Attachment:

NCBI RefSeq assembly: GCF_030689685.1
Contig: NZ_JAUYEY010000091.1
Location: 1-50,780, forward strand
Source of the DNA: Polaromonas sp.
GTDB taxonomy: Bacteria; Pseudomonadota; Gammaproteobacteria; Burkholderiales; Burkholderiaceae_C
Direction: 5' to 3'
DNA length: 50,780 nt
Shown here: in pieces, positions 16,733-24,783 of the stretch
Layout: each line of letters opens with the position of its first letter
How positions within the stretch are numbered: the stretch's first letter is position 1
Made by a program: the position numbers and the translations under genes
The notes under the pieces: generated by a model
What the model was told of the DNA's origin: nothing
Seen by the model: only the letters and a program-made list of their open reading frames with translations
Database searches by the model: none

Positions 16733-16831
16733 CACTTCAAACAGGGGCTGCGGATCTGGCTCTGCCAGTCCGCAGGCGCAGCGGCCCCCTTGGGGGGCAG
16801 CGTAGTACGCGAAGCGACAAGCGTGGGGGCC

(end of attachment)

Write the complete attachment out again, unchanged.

NCBI RefSeq assembly: GCF_030689685.1
Contig: NZ_JAUYEY010000091.1
Location: 1-50,780, forward strand
Source of the DNA: Polaromonas sp.
GTDB taxonomy: Bacteria; Pseudomonadota; Gammaproteobacteria; Burkholderiales; Burkholderiaceae_C
Direction: 5' to 3'
DNA length: 50,780 nt
Shown here: in pieces, positions 16,733-24,783 of the stretch
Layout: each line of letters opens with the position of its first letter
How positions within the stretch are numbered: the stretch's first letter is position 1
Made by a program: the position numbers and the translations under genes
The notes under the pieces: generated by a model
What the model was told of the DNA's origin: nothing
Seen by the model: only the letters and a program-made list of their open reading frames with translations
Database searches by the model: none

Positions 16733-16831
16733 CACTTCAAACAGGGGCTGCGGATCTGGCTCTGCCAGTCCGCAGGCGCAGCGGCCCCCTTGGGGGGCAG
16801 CGTAGTACGCGAAGCGACAAGCGTGGGGGCC